You may only be able to dream about starting seeds (though it will be here before you know it!). The days are still dark and cold. And the kids are… bored. New holiday toy fun has worn off… and it’s back to school too! Perhaps the kids are going crazy from being coop up indoors because of the wet, cold weather (or starting to drive you that direction a bit…). What are parents to do?
It seems like a puzzle. But perhaps a puzzle is the answer. As a child, one of my fondest winter memories was working alongside my mom on puzzles. Sometimes I would help her with her puzzles once I was older. But often she would give me a smaller puzzle set on the floor or table next to her while she worked on hers. For hours and hours and hours, a few minutes here, a few there, we did puzzles.
Puzzles have many benefits for both adults and kids. Concentration, spatial awareness and reasoning, focus and concentration – but unlike other brain challenging activities, research shows puzzles let you rest your mind while working out your brain. No wonder so many folks find the challenge of puzzles relaxing!
So, for a family needing some indoor wintertime relief, here are a few great ways to take advantage of puzzles!
1. Pre-Bed Routine
When I was a kid, this was my mom’s winter go to. A warm cup of tea, and thirty or so minutes of puzzle time before bed many nights. Sometimes I worked on with her on her puzzle, sometimes I worked on my own puzzles, and sometimes I just played Legos at her feet in between helping (and not so helping!) her! It helped all of us gear down for bed without just sitting in front of the TV!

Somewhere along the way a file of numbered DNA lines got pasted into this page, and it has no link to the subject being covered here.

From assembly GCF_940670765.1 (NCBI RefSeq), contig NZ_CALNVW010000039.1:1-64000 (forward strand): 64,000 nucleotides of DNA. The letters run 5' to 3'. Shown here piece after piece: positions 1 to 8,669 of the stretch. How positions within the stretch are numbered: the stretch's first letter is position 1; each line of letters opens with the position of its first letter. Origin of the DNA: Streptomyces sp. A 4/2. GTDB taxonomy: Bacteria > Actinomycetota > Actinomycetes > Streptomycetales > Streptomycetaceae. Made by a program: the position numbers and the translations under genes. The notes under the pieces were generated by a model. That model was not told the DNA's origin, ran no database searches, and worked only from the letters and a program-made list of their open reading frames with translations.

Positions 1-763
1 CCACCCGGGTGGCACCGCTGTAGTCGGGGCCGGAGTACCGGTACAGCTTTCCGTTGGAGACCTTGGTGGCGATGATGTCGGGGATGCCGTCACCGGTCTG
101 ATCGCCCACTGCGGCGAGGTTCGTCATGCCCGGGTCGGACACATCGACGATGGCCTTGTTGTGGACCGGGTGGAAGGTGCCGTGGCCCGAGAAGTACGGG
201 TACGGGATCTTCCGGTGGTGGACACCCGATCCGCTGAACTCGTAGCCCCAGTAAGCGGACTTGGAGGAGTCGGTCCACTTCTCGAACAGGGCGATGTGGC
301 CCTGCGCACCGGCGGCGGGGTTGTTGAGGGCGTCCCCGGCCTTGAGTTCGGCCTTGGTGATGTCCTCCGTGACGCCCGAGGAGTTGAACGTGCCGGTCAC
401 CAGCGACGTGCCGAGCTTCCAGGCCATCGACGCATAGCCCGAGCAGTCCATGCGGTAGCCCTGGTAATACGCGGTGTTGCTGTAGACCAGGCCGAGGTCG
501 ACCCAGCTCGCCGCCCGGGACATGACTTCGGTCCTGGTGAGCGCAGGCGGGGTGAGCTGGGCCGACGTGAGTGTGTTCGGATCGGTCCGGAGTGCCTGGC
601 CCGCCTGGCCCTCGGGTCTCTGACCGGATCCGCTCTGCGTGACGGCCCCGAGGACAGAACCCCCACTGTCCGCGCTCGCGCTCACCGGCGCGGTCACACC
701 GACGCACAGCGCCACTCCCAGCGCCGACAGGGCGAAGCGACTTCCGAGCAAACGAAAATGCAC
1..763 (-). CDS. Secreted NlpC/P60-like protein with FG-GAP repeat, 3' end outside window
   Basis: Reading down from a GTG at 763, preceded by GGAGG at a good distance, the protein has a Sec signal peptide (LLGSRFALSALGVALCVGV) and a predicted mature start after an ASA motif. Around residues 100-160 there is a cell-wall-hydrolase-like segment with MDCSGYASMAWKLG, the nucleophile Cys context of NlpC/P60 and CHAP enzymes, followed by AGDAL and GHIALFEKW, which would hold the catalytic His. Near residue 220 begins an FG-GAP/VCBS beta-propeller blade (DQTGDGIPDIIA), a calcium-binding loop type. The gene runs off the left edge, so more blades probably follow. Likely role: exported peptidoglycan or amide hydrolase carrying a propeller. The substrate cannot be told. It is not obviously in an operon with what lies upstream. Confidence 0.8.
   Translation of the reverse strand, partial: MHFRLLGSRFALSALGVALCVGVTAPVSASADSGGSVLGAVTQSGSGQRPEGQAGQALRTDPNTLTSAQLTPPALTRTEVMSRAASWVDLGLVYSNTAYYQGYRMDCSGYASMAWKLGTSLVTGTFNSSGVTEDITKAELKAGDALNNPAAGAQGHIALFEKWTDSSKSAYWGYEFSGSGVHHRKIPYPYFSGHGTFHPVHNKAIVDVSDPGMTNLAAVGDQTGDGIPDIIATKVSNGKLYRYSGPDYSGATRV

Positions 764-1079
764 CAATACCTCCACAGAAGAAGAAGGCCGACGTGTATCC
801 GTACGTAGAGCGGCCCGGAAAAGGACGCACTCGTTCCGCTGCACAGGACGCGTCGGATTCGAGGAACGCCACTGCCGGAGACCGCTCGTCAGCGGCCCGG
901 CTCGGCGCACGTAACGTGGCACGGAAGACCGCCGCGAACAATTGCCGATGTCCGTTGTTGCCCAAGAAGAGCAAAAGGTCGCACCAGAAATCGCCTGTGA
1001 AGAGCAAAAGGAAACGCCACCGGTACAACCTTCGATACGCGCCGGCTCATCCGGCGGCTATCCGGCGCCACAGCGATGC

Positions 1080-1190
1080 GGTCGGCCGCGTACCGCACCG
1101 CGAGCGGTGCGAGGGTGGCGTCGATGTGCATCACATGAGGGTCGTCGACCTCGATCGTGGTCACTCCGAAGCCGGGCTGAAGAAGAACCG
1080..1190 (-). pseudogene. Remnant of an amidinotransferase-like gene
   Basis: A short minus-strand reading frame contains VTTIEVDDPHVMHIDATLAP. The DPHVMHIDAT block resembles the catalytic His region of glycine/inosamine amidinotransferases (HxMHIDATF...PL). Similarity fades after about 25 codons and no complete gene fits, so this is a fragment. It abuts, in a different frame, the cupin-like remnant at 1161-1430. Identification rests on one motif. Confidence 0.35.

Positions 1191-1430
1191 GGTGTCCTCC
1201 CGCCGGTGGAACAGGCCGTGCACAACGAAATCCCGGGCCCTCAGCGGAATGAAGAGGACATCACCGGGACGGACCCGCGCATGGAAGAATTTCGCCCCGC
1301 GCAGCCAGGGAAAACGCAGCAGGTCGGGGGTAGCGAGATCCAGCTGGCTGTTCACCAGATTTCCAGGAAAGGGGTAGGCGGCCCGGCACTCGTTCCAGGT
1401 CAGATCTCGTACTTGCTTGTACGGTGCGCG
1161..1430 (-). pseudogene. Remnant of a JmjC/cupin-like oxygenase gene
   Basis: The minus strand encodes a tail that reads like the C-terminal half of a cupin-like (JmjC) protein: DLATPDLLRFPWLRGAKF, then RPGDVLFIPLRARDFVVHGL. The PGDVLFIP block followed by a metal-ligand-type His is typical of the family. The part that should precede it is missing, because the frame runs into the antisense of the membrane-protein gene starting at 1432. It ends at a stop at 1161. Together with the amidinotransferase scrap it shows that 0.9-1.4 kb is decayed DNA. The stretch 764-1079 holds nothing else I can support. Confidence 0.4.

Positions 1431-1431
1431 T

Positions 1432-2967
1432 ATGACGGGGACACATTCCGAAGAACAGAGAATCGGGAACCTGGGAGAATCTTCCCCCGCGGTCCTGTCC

2. Cold Rainy Day Blues
If the kids need a quiet time because mom and dad need a break, but they can’t go outside, having a stash of puzzles is a great way to deal with a cold or rainy day. Just give them a simple, clean snack (so they don’t make the puzzles messy or damage them!) and a spot to work for a while.
3. Keep a Little One Busy During School
Since we homeschool, the almost three-year-old can sometimes pose a problem if both mom and dad are busy. But he is also the perfect age for simple puzzles! We use puzzles as part of a rotation of toys, games, and activities that don’t just keep him distracted, but help him develop a foundation of skills – both mental and motor – that he will need as he continues to grow.
4. Family Time
Larger, more complicated puzzles are a wonderful parent with child or family activity. When I was younger, we even framed a few of our family’s favorite puzzles once completed and glued to celebrate and make the memory more permanent. Having a “puzzle” night provides another option alongside books, board games, and card games, helping keep all the different activities fresh and enjoyable for everyone.
Editor’s Note: Happy National Puzzle Day! Shop Lehman’s full selection of puzzles here.